Kentucky Singers plan tornado benefit | State News

Steven Curtis Chapman, a five-time Grammy Award-winning Christian contemporary musician who grew up in Mayfield and Paducah, knew he had to do something to help people who lost their homes and belongings to December’s tornadoes. .

Chapman has connected with other Kentucky musicians and is attending a benefit concert at Heartland Church in Paducah next weekend.

Chapman will join 15-time Grammy Award-winning country and bluegrass artist Ricky Skaggs & Kentucky Thunder, as well as other Kentucky musicians like Jason Crabb and Larry Stewart to perform at the Kentucky Tornado Relief Benefit Concert on February 20 at Heartland Church. . All proceeds will go to Samaritan’s Purse, a Christian organization that provides relief in disaster areas and sent thousands of volunteers to help survivors of the Mayfield, Bowling Green and Dawson Springs tornadoes.

Chapman said he spent much of his childhood in Mayfield, where his father, Herb, opened his first music store before eventually opening Chapman Music in Paducah. Steven Curtis Chapman remembers working at the first music store as a teenager in downtown Mayfield where an EF-4 tornado erupted on the night of December 10.

Chapman said he was heartbroken when he saw videos and images of what happened in and around his hometown.

“I immediately started thinking, you know, what’s the best thing I can do to just show love and support to the people out there and try to bring some hope and comfort and of encouragement,” Chapman said.

Chapman knew he wanted to help out somehow and said he wanted to help as soon as possible before his friends and colleagues in the music industry were booked.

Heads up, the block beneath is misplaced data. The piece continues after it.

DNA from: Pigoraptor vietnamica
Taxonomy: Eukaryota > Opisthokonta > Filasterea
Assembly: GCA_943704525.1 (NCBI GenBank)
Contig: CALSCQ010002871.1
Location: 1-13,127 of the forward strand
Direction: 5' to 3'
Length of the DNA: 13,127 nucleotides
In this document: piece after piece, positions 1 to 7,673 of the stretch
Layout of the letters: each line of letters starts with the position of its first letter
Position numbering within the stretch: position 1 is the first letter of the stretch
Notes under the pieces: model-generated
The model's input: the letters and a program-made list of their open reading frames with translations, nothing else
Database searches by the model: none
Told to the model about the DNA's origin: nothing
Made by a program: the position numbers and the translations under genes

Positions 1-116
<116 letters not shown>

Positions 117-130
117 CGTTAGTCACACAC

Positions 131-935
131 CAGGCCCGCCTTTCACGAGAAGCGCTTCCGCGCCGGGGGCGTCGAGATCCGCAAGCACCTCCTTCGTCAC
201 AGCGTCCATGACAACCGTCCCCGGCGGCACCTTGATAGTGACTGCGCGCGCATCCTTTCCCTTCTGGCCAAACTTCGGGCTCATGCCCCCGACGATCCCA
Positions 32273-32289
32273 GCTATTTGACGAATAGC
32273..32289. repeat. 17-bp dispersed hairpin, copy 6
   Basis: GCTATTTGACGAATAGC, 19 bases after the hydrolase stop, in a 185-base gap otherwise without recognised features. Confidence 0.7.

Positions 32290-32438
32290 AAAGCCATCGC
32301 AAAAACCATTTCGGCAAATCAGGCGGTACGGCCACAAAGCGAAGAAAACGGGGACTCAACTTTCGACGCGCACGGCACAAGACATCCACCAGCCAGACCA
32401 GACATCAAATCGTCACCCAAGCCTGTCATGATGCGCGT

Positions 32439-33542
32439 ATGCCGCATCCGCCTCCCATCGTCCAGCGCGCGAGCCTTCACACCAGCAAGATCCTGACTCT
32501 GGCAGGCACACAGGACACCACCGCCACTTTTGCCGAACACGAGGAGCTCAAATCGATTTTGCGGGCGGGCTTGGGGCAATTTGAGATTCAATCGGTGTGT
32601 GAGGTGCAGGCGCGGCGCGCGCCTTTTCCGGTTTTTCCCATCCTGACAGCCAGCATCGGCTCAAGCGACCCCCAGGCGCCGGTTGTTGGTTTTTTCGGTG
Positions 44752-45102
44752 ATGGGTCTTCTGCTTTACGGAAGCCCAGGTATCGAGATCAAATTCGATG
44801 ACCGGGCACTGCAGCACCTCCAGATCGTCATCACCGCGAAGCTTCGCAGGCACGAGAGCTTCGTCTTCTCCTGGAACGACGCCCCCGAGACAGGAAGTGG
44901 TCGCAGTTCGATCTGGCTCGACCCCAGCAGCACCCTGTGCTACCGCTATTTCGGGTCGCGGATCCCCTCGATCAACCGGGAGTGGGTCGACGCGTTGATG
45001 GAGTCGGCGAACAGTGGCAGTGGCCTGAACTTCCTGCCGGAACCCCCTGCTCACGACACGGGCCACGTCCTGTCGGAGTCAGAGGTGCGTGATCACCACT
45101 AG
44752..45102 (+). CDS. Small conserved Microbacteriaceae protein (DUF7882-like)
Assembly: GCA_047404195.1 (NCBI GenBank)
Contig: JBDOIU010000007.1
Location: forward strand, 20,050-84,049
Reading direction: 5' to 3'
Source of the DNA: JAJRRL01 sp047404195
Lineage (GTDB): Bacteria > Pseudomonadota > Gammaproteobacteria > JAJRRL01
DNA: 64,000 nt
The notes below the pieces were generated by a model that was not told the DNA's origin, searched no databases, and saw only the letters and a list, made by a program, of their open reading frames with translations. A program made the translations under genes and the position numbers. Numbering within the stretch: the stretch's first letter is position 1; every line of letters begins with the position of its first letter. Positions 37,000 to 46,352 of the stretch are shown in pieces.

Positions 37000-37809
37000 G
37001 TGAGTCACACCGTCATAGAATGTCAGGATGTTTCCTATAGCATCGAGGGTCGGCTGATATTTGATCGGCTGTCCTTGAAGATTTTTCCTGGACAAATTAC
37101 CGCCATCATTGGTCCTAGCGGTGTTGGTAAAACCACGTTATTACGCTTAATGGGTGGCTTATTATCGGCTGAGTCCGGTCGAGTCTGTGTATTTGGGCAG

He made contact with his friend Skaggs, who had previously been in Mayfield on Christmas Eve with Evangelist and Samaritan’s Purse President Franklin Graham playing music for those who joined Samaritan’s Purse for their Christmas dinner.

Skaggs said he previously volunteered with Samaritan’s Purse in the early 2000s in war-torn countries like Croatia and Bosnia, but even those sites don’t compare to what he has. seen in Mayfield just two weeks after the tornado hit the town.

“Just driving around the town of Mayfield, my heart was just broken,” Skaggs said.

After witnessing the devastation in Mayfield during his Christmas Eve visit, Skaggs said he knew he had to come back somehow to help the survivors.

“It speaks so deeply, even when words or nothing else can’t quite say what you need to hear,” Chapman said.

Skaggs said that as a Christian he believes he is sent to play his music to help people who are suffering and believes music can speak to the heart.

“I’m just looking forward to the opportunity to bring joy and bring some of our bluegrass music, and just let people have a good time and know that we love them and God loves them. “Skaggs said.

A link to purchase tickets is available at heartland

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